[Python-Dev] ConfigParser shootout, preliminary entry

Carlos Ribeiro carribeiro at gmail.com
Tue Oct 19 02:22:47 CEST 2004


On Mon, 18 Oct 2004 22:43:16 GMT, Bengt Richter <bokr at oz.net> wrote:
> Has anyone discussed using the csv module as the basic file interface for config data?

I believe that CSV files are better suited for regular, table-like
information, not for the type of data that is normally stored on INI
files.
 
> Windows sort of migrated away from actual .INI files to using the registry, and a
> registry entry with the name of a real ini file can divert apparent operations on
> the file to operations on the registry (for windows apps using the windows API).

The registry is a terrible way to store config information IMHO. It's
big, unwieldy, confusing and slow. Even a fast machine has a hard time
findind information inside it, and it's no wonder that it's so easy to
hide virus or spyware entries there. The fact that it is a single file
(two, in fact, but you got the idea), and that it may be used at any
time for system-level operations make simple operations as backups
unneededly dangerous.

My experience with the registry is based on the behavior of Win98;
situation may have improved in newer versions but I sincerely doubt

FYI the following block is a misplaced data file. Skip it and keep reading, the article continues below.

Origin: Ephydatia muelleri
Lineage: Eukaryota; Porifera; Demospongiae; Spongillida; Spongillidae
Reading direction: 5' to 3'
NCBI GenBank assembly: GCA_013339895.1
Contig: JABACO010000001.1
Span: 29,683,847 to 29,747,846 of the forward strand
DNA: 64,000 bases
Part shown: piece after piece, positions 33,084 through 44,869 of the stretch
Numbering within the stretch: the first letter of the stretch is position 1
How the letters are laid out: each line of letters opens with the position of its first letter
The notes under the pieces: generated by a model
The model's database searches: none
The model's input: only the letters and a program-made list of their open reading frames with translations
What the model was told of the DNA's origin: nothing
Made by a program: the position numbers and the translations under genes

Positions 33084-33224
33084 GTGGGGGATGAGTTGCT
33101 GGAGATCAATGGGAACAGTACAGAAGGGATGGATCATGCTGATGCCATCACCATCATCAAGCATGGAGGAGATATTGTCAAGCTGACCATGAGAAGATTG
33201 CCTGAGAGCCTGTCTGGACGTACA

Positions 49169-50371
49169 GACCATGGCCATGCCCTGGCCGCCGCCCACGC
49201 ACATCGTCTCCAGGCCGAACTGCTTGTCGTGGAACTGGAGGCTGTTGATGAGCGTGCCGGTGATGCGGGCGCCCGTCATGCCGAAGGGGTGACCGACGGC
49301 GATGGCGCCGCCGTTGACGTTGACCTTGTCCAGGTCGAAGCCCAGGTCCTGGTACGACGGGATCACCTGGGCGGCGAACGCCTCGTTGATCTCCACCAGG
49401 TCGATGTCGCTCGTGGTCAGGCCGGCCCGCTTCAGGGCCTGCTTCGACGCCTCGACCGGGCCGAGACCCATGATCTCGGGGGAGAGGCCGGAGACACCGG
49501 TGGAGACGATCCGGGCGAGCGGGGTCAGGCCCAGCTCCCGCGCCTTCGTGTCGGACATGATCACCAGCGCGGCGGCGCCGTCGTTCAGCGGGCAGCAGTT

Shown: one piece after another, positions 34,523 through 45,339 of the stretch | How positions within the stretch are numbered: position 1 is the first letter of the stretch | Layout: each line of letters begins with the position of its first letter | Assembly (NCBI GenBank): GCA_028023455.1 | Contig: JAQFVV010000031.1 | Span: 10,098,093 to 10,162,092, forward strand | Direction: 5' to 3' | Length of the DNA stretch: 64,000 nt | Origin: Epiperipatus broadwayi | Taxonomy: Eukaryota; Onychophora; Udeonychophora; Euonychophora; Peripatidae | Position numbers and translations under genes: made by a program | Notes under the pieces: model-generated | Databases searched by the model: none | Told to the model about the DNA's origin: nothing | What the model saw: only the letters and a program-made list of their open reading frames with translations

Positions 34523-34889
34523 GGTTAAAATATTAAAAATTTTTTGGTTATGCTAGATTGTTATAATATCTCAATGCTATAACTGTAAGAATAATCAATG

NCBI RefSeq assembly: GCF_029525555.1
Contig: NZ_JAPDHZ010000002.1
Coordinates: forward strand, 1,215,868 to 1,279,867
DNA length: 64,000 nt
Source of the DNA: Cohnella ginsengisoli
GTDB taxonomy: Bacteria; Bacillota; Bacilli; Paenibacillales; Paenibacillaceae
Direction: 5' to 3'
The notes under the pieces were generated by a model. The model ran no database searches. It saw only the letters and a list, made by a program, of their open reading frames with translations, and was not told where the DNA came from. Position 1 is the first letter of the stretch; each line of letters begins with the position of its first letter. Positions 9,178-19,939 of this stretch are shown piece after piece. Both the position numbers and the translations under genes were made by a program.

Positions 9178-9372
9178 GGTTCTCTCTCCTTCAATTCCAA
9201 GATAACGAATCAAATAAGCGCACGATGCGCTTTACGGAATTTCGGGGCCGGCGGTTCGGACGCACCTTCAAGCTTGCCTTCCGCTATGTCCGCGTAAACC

it. In Win98, if you want to make a reversible change to a small
section of the registry, the easy way is to make a copy of the entire
file; however, to restore this backup may leave your system with
incorrect registry information from other sections that may have
changed in the meantime. The 'right way to do it' involves a cut &
paste of the textual representation of the entries being modified, but
this is not obvious, practical, or easy to do.

> Order does matter in M$ view of INI files. IOW you _can_ (advisability of using ini
> sections that way in another thing ;-) retrieve multiple sym value info from a section
> such as
> 
> [section]
> sym=value1
> sym=value2

I'm aware of that, and that was one of the design issues from the very
beginning. My intention is to convert these values to Python lists
upon reading, and to declare them as lists in the class statement:

class section(IniSection):
    symlst = TypeAttribute([value1, value2])

A few extra keyword parameters for the TypedAttribute may be helpful
to set typed checking behavior when reading list entries, but this is
still being thought out.

> Basic usage is simple and ok, but a clean general info repository it is not, IMO.

Thats the point -- it's not supposed to be a general repository, as is
the case with the Windows registry. Each application can keep its own
config file using a simple and readable representation, using the file
system (which is already a very good 'general repository') and
standard text files.

----
p.s. It seems to me that entire reasoning behind the Windows registry
was to allow to provide the OS with a central control hook as far as
access to configuration information was concerned. In this regard, the
registry is a failed experiment -- just look at how easy is for any
piece of junkware to use it to store their own information.

-- 
Carlos Ribeiro
Consultoria em Projetos
blog: http://rascunhosrotos.blogspot.com
blog: http://pythonnotes.blogspot.com
mail: carribeiro at gmail.com
mail: carribeiro at yahoo.com



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